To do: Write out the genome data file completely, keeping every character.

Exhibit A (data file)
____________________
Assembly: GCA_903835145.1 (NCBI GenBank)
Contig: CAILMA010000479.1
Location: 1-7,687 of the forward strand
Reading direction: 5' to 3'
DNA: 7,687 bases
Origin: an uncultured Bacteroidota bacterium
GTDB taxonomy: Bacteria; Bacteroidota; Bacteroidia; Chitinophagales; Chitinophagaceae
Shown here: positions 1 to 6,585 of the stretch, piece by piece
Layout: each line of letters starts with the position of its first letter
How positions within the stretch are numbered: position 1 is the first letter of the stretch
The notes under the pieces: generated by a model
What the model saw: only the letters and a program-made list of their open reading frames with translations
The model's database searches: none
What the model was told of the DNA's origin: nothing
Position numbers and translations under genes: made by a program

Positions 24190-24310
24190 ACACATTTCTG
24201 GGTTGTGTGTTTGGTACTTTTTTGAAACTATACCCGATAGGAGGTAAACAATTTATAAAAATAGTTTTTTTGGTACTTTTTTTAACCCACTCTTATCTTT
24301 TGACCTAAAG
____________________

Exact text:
Assembly: GCA_903835145.1 (NCBI GenBank)
Contig: CAILMA010000479.1
Location: 1-7,687 of the forward strand
Reading direction: 5' to 3'
DNA: 7,687 bases
Origin: an uncultured Bacteroidota bacterium
GTDB taxonomy: Bacteria; Bacteroidota; Bacteroidia; Chitinophagales; Chitinophagaceae
Shown here: positions 1 to 6,585 of the stretch, piece by piece
Layout: each line of letters starts with the position of its first letter
How positions within the stretch are numbered: position 1 is the first letter of the stretch
The notes under the pieces: generated by a model
What the model saw: only the letters and a program-made list of their open reading frames with translations
The model's database searches: none
What the model was told of the DNA's origin: nothing
Position numbers and translations under genes: made by a program

Positions 24190-24310
24190 ACACATTTCTG
24201 GGTTGTGTGTTTGGTACTTTTTTGAAACTATACCCGATAGGAGGTAAACAATTTATAAAAATAGTTTTTTTGGTACTTTTTTTAACCCACTCTTATCTTT
24301 TGACCTAAAG